“O God, You are my God; I shall seek You earnestly; My soul thirsts for You, my flesh yearns for You, in a dry and weary land where there is no water.” Psalm 63:1 (NASB)
In a dry and weary land where there is no water, we naturally think of seeking water to quench our thirst and to satisfy our physical need. But in Ps 63:1, we can see that King David, in the wilderness of Judah where he was hiding from his son Absalom, wasn’t thinking about water or his personal safety. Instead, his soul thirsts for God, and he seeks God earnestly, his flesh yearning for God. His thirsting soul is satisfied in God only.
When you find yourself in a dry wilderness situation in life, what do you do? Let us learn from King David and follow his footsteps.
First, he seeks God. In Ps 63:2-3, he wants to see God’s power and glory as he had seen it in the sanctuary. King David had been in the tabernacle. He had seen the glory of God, but he wasn’t satisfied with that. He wanted to see that wilderness turned into a sanctuary where he could worship and praise God.
We are satisfied to hear about God and sing praises to Him in church. But what happens we come into the wilderness? We should be like King David and say,” I want to see God’s glory through this wilderness experience just as though I were worshipping God in the church service in the comfort of a familiar setting.”
King David was a man who went after God’s heart and yet he had his wilderness experience. We likewise will go through different wilderness experiences (this pandemic is one of them) in our life.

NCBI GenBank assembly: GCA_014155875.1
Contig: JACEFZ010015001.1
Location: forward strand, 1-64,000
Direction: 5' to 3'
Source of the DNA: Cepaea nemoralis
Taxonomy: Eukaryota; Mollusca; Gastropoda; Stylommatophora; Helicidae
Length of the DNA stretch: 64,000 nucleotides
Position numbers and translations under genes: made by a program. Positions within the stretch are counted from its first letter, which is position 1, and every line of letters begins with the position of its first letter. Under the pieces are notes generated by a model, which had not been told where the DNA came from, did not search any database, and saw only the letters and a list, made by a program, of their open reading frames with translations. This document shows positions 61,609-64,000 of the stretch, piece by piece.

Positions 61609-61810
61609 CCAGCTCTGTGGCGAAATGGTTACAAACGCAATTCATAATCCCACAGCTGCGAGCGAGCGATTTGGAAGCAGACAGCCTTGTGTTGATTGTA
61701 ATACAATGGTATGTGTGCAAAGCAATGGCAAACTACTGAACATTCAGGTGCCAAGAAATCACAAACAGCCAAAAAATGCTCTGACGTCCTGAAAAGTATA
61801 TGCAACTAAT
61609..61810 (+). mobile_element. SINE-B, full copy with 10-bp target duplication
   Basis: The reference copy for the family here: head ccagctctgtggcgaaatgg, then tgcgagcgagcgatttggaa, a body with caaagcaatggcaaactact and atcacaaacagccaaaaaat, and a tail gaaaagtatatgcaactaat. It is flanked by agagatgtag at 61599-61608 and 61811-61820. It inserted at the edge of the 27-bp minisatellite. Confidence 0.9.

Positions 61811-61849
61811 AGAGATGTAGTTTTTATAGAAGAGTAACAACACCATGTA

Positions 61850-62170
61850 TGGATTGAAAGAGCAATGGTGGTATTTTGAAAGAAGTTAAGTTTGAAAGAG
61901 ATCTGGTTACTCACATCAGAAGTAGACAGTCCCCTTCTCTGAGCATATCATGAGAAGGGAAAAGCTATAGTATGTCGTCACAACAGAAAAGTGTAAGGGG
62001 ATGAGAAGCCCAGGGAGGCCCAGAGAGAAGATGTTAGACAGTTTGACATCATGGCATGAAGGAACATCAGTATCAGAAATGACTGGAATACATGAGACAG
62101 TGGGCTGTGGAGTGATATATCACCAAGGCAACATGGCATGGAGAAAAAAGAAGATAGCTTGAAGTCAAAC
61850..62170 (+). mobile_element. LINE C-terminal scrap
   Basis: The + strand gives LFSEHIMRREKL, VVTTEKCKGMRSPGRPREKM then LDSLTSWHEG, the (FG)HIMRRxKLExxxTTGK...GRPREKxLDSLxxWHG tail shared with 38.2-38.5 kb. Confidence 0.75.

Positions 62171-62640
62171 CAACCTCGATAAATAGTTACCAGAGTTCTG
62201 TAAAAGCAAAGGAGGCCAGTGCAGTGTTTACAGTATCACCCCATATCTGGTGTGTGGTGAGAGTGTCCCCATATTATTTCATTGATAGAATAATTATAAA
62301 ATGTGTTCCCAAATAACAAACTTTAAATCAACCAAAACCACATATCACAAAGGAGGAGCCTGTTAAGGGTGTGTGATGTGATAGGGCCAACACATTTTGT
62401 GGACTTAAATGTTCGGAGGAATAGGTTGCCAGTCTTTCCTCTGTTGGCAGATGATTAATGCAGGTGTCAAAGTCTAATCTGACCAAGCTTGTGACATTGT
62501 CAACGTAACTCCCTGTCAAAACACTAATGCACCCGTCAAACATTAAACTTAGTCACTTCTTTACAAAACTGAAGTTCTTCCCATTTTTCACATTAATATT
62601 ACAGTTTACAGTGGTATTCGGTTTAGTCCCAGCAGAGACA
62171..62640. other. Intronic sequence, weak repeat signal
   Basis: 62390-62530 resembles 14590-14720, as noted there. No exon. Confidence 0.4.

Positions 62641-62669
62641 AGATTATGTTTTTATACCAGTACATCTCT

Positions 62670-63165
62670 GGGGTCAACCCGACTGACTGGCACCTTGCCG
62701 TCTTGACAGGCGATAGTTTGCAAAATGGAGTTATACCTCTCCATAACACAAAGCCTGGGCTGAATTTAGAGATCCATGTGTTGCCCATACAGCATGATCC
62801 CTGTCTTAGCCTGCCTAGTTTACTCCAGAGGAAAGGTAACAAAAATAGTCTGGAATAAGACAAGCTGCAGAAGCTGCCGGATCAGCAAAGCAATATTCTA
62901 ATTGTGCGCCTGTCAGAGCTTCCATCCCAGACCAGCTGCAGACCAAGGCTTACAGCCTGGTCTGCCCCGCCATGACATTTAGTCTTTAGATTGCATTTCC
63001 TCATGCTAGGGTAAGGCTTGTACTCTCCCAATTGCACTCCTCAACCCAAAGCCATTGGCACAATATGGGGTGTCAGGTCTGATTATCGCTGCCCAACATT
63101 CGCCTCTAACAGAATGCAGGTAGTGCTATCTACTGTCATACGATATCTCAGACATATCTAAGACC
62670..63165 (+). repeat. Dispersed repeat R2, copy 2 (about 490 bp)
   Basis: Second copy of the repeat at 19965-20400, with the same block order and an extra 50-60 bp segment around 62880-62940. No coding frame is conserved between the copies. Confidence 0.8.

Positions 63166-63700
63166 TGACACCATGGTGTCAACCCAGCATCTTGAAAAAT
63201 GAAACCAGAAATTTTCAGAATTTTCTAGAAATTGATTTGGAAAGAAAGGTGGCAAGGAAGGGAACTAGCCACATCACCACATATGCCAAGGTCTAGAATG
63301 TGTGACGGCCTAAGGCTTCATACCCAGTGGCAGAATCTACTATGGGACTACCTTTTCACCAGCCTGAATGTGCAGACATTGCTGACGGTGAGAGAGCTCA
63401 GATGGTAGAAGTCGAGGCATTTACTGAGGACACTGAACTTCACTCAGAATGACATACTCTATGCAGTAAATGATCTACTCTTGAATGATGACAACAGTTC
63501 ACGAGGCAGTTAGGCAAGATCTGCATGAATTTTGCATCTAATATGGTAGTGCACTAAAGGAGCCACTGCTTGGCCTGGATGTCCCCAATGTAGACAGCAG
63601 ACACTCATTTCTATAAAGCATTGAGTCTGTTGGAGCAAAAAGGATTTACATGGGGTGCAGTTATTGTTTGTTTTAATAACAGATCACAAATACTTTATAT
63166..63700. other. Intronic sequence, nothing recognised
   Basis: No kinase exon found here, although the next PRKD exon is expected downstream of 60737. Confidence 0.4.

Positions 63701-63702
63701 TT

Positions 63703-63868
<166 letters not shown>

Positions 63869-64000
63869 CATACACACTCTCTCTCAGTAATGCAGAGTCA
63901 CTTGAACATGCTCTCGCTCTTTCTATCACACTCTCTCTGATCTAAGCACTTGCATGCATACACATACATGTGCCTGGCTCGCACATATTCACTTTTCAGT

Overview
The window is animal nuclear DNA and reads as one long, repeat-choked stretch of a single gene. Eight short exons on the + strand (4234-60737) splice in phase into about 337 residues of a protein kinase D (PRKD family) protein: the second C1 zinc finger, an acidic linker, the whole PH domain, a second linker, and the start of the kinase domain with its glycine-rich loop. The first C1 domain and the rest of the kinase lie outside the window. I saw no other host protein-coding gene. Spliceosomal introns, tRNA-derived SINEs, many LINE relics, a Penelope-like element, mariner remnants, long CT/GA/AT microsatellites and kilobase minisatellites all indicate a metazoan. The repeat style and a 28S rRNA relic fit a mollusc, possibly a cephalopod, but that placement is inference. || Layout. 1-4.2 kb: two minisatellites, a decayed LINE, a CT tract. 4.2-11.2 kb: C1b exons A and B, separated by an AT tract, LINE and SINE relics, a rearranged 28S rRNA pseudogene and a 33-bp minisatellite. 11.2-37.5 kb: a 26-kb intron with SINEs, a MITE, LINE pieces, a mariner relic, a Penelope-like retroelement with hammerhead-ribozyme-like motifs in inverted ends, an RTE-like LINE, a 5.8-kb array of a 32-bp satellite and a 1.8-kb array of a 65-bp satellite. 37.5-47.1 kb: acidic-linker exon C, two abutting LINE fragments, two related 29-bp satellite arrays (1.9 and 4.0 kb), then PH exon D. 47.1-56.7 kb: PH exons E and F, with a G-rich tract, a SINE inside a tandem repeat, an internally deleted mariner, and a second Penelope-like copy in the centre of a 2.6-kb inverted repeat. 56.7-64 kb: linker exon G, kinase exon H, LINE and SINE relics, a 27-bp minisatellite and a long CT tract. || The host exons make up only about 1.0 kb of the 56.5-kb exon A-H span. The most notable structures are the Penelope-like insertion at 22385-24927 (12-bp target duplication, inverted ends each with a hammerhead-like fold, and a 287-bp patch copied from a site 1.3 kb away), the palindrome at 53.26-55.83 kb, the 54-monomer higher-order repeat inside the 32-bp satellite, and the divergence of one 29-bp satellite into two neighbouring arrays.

The second thing King David does is: he blesses God. “So I will bless You as long as I live; I will lift up my hands in Your name. “(v4). In v2b “To see Your power and Your glory.” In v5b “and my mouth offers praises with joyful lips.” In v6b “When I remember You on my bed, I meditate on You in the night watches.”
The psalmist is totally involved in the worship of God. He uses his eyes, lips, hands, soul, mouth and mind. The psalmist serves as a good example of the true worshipper who blesses God.
Satisfaction doesn’t come from the circumstance on the outside. It comes from the blessing on the inside. Praising God releases blessings and satisfaction. The psalmist’s soul is satisfied with marrow and fatness . King David was satisfied with God.
Finally, King David rejoices in God (v11). King David could rejoice in God while he was in the wilderness. That’s what God wants from us. He does not want us to rejoice in earthly things or in any person.
Indeed, the wilderness is good for us for it teaches us an important truth: We draw satisfaction from blessing God on the inside, not from circumstances on the outside, especially when we are faced with so many adversities and challenges in life.
Wilderness experiences are not entirely bad for us. They draw us closer to God and remind us to praise God who satisfies.
Next time when we face a wilderness experience, let us learn from King David’s responses to God. First, he seeks God, then he blesses God and finally he rejoices in God. Let us praise God who satisfies!
By brother Yue Fah Yong